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Brandon Bass came on strong late in the 2012-13 season.After the Boston Celtics' 2012-13 campaign met an untimely end, we've busted out our red pens and assigned grades to each player based on their individual performances this season. This is the ninth in a series of end-of-the-season report cards:
Player: Brandon Bass
2012-13 averages: 8.7 ppg, 5.2 rpg, 27.6 mpg, 48.6 FG%, 86 FT%
2012-13 salary: $6 million
Season in a paragraph: Bass opted out of the final year of his previous contract after his first season in Boston, but re-signed with the Celtics on a somewhat affordable three-year, $19.4 million deal (he seemingly could have commanded a bit more on the open market). Despite being shuffled in and out of the starting lineup this season -- including one game during the playoffs -- Bass started 74 of 87 total contests (regular season and playoffs) and overcame a sluggish start to play his best basketball in the postseason. Diminished playing time drove down his regular-season stat line, but Bass carved out a defined defensive-minded role late in the year and used it to excel into playoffs.
Season highlight: With Kevin Garnett sitting out an extended stretch late in the regular season due to left ankle inflammation, Bass took his game to another level and it spilled into the postseason. Tasked with defending Carmelo Anthony in an opening-round series against the Knicks, Bass used his combination of size and athleticism to make everything difficult for a player who finished third in the league's MVP voting. Anthony often got his points, but not without a high shot volume. Rivers went so far as to suggest that Bass played a "perfect" game early in the series and Bass kept his focus on the defensive end.
Season lowlight: Slow out of the gates, Bass got bumped from the starting lineup for short stretches in the first half of the season. Twice rookie Jared Sullinger took his spot -- including just three games into the season, then again in February before a back injury ended Sullinger's campaign -- and Jason Collins, who would be shipped out at the February trade deadline, took over a starting role for a stretch in late December. The soft-spoken Bass endured it all, including another shuffle to the bench when Jason Terry got moved to a starting role for one game in the playoffs to add additional ball-handling to the lineup.
Final grade: B-
Teacher's notes: The 2012-13 season probably didn't play out like Bass expected, a healthy return for Jeff Green and the arrival of Sullinger muddied up the power forward spot a bit (along with Rivers' desire to take some of the wear and tear off Garnett by pairing him with a pure center like Collins at times). Bass, a consummate professional, rode the playing time wave and still powered through some rocky waters early in the year. Here's what we liked about Bass' season: According to Synergy Sports defensive data, he allowed 0.756 points per play, which ranked him in the 91st percentile among all league defenders. Narrow that list to all players with at least 600 total possessions defended, and Bass ranked third in the league behind only David West and Kendrick Perkins (and one spot ahead of Defensive Player of the Year Marc Gasol). No one is suggesting Bass deserved All-Defensive consideration, but he did an excellent job of limiting opponents and making things difficult (either using his athleticism away from the basket, or his strength to battle with those bigger than him). And his offensive numbers were not that bad, either (0.954 points per play, 71st percentile). But here's a few things we didn't like: Bass' rebound rate was a career-worst 11.2 percent (including a mere 15.2 percent on the defensive glass); his turnover rate spiked (10.9 percent); and he never quite found a way to become a consistent offensive threat, particularly without Rajon Rondo on the floor, as his shots per game fell 3.4 shots from last season. The plus-minus numbers don't help his cause as the Celtics were plus-160 without Bass on the floor; minus-178 when he was. We saw the impact player that Bass can be at the end of the season, but he needs to bring that consistently -- all while finding a way to still get his shots -- in order to maximize his talent.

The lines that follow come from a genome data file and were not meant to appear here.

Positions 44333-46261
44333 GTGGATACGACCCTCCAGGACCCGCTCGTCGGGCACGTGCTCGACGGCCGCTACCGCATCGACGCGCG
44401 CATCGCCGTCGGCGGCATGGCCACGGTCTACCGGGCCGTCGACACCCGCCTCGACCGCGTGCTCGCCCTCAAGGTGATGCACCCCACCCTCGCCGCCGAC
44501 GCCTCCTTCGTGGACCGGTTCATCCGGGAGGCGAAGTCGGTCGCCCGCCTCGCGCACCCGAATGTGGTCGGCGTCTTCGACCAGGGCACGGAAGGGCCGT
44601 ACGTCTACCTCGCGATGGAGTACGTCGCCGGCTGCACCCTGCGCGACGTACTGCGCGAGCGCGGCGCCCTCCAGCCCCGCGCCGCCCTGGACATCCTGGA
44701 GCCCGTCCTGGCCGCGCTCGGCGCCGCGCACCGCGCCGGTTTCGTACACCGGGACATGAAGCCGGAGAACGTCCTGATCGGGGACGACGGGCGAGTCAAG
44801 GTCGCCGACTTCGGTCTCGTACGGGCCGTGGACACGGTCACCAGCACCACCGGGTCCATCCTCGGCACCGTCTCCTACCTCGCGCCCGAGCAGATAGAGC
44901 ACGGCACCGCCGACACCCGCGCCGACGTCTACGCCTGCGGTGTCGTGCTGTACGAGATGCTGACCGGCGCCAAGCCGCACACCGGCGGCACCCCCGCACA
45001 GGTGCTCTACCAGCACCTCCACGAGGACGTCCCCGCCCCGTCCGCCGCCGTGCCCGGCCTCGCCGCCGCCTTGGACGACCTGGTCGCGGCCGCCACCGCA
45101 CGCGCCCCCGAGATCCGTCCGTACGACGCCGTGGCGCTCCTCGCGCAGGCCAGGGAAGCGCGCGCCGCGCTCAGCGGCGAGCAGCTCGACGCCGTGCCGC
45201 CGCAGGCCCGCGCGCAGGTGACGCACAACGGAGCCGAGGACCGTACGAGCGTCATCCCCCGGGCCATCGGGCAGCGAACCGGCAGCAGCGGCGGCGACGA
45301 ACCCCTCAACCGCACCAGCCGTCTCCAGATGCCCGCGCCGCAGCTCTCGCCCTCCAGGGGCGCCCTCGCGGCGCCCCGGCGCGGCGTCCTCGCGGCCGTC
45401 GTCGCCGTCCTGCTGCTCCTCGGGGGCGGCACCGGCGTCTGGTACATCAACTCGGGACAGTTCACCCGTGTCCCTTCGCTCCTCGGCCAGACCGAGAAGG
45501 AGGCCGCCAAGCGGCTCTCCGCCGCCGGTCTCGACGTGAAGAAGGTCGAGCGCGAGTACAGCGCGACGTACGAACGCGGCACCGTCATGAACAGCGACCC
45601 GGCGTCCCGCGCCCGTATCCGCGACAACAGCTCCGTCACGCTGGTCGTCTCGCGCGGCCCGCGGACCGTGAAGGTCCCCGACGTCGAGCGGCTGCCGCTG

What's next?: Bass will earn $6.5 million next season, a somewhat economical number if he remains a starter, but it's a bit more daunting if Sullinger can return to starter form after back surgery. Bass has never really thrived in a bench role and clearly benefits from extended floor time. With the starting unit, he's been able to thrive while focusing on his defensive efforts. Off the bench, it might be more imperative to get him going again offensively (at least if Boston's bench struggles to put points on the board as much as it did for most of this past season). If the Celtics are confident in Sullinger's long-term health, it might make Bass a potential trade asset this offseason, but his versatility -- and his shut-his-mouth-and-do-his-job mentality -- is quite a luxury for Rivers.
Honor roll: Click HERE to read past report cards.
Don't agree with teacher? Just want to sound off on Bass' 2012-13 season? Leave your thoughts in the comments section.